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If $G=(V,E)$ is a simple, undirected graph, then $C\subseteq V$ is said to be a vertex cover if $C\cap e\neq \varnothing$ for all $e\in E$.

Is there an infinite graph $G=(V,E)$ such that for any vertex cover $C$ there is a vertex cover $C'\subseteq C$ with $C'\neq C$?

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No, by Zorn's Lemma!

It suffices to check that the intersection of a chain of vertex covers is a vertex cover. If the intersection $C$ fails to be a vertex cover, then there is some edge $(v,w)$ such that neither $v$ nor $w$ is in $C$. But then both $v$ and $w$ are excluded at some point in the chain, so not every set in the chain is a vertex cover.

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  • $\begingroup$ Thanks for your argument, somehow I was convinced that the intersection argument wouldn't work - and thanks to you, I learned something today! $\endgroup$ – Dominic van der Zypen Mar 3 at 19:25
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    $\begingroup$ This argument is almost identical to an exercise I assigned recently in my commutative algebra class: every nonzero commutative ring has a minimal prime ideal. $\endgroup$ – Alex Kruckman Mar 3 at 19:26
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A set $C\subseteq V$ is a minimal vertex cover of the graph $G=(V,E)$ if and only if the complement $V\setminus C$ is a maximal independent set; the existence of a maximal independent set is a straightforward consequence of Zorn's lemma.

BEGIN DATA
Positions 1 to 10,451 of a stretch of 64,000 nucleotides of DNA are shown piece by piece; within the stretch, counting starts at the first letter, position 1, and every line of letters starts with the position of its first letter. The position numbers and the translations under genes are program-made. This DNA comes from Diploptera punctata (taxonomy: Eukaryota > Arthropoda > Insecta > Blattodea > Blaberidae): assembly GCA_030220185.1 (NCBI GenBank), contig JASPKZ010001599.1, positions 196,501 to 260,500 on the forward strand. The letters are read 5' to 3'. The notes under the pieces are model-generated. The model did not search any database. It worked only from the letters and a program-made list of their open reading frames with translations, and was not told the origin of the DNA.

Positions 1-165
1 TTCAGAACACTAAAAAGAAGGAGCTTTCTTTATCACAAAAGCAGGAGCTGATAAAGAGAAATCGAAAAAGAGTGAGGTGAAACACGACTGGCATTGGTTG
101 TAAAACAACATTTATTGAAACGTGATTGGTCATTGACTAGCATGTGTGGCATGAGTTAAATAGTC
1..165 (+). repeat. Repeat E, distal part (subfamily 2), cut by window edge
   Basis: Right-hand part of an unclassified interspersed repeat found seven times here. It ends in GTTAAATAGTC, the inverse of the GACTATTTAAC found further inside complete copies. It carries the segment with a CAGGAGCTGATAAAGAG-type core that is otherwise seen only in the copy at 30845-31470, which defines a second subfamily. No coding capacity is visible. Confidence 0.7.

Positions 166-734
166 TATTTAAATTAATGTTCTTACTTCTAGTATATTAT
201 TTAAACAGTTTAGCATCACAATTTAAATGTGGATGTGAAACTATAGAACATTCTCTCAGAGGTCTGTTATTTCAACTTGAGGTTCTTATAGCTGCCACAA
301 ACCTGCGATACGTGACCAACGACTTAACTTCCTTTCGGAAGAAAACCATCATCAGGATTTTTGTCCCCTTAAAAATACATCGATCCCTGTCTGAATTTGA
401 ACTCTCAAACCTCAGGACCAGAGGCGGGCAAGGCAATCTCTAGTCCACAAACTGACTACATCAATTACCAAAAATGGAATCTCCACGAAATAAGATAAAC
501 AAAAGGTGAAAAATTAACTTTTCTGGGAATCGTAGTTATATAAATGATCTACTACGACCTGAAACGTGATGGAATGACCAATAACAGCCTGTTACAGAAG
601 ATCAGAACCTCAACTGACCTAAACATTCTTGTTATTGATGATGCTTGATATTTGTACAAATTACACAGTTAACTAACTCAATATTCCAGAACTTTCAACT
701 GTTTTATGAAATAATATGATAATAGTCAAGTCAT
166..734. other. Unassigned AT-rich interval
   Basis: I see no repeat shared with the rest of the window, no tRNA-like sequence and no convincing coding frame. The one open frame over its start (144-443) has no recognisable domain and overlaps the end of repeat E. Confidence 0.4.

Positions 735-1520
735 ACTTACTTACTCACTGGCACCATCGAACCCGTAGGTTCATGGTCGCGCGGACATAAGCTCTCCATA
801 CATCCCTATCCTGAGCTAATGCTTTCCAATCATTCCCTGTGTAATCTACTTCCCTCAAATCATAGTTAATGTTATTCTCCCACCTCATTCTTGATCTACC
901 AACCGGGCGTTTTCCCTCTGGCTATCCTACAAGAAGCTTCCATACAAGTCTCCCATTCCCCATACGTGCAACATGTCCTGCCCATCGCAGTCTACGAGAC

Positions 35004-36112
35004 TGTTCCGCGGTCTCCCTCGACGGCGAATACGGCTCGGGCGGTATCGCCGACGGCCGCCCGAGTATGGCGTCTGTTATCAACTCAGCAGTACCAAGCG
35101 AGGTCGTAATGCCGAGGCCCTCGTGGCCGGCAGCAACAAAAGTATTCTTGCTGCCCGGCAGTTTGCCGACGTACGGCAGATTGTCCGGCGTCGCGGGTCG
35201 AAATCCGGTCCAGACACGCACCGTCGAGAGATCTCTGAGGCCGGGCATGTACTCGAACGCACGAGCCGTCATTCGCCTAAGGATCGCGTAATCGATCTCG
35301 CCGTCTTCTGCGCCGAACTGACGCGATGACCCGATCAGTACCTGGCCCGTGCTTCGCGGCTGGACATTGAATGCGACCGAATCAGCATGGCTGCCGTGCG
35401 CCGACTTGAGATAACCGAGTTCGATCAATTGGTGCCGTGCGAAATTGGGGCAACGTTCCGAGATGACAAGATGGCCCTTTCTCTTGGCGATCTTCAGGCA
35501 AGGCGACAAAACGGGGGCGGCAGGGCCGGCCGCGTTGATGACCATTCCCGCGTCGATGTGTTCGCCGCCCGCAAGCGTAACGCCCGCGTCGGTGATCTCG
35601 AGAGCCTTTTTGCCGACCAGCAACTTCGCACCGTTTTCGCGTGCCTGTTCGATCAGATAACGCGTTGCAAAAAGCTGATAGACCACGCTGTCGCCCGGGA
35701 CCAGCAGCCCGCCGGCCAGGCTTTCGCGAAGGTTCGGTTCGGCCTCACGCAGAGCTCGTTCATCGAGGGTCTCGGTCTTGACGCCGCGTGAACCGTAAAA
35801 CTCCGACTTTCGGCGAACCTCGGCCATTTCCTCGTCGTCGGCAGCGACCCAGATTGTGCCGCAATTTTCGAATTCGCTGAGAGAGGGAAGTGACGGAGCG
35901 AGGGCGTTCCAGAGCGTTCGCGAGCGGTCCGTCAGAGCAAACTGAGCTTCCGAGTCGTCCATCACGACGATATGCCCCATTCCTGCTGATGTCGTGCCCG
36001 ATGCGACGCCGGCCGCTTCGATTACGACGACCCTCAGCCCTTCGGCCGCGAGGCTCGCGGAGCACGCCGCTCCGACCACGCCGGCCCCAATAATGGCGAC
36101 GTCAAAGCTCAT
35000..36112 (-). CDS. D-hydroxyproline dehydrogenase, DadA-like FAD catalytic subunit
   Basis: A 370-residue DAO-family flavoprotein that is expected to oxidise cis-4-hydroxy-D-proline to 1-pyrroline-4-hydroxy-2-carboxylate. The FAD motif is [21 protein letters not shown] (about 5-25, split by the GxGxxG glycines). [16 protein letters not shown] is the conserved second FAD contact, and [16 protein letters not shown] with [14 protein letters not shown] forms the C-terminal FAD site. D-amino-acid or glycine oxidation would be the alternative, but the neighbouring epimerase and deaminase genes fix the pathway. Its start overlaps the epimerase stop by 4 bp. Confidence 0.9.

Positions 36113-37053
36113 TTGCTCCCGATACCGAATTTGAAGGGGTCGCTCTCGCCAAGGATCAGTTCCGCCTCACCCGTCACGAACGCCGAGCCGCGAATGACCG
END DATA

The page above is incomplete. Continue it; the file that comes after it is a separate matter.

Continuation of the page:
Here is an alternative proof of the fact that every graph $G=(V,E)$ has a minimal vertex cover, using the well-ordering theorem instead of Zorn's lemma.

Let $\lt$ be a well-ordering of $V$. Define a subset $C\subseteq V$ recursively so that $$v\in C\iff\{u\in V:u\lt v,\ uv\in E\}\not\subseteq C.$$ Plainly $C$ is a minimal vertex cover of $G$.

If we want the minimal vertex cover $C$ to be contained in a given vertex cover $C_0$, we choose a well-ordering in which every element of $V\setminus C_0$ precedes every element of $C_0$, and apply the same construction.

A similar construction works for hypergraphs with (nonempty) finite edges; just define $$v\in C\iff\exists e\in E\ [\max e=v,\ (e\setminus\{v\})\cap C=\emptyset].$$

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  • $\begingroup$ Can't the argument also been taken to hypergraphs with arbitrary non-empty edges that are not necessarily finite? I mean the argument about a maximal independent set - which, as you write, converts to an argument about a minimal covering set. $\endgroup$ – Dominic van der Zypen Mar 4 at 8:33
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    $\begingroup$ A hypergraph with infinite edges need not have a minimal vertex cover or a maximal independent set. Counterexamples abound. If $V$ is an infinite set and the edges are the infinite subsets of $V$, then the independent sets are the finite subsets of $V$. $\endgroup$ – bof Mar 4 at 9:04

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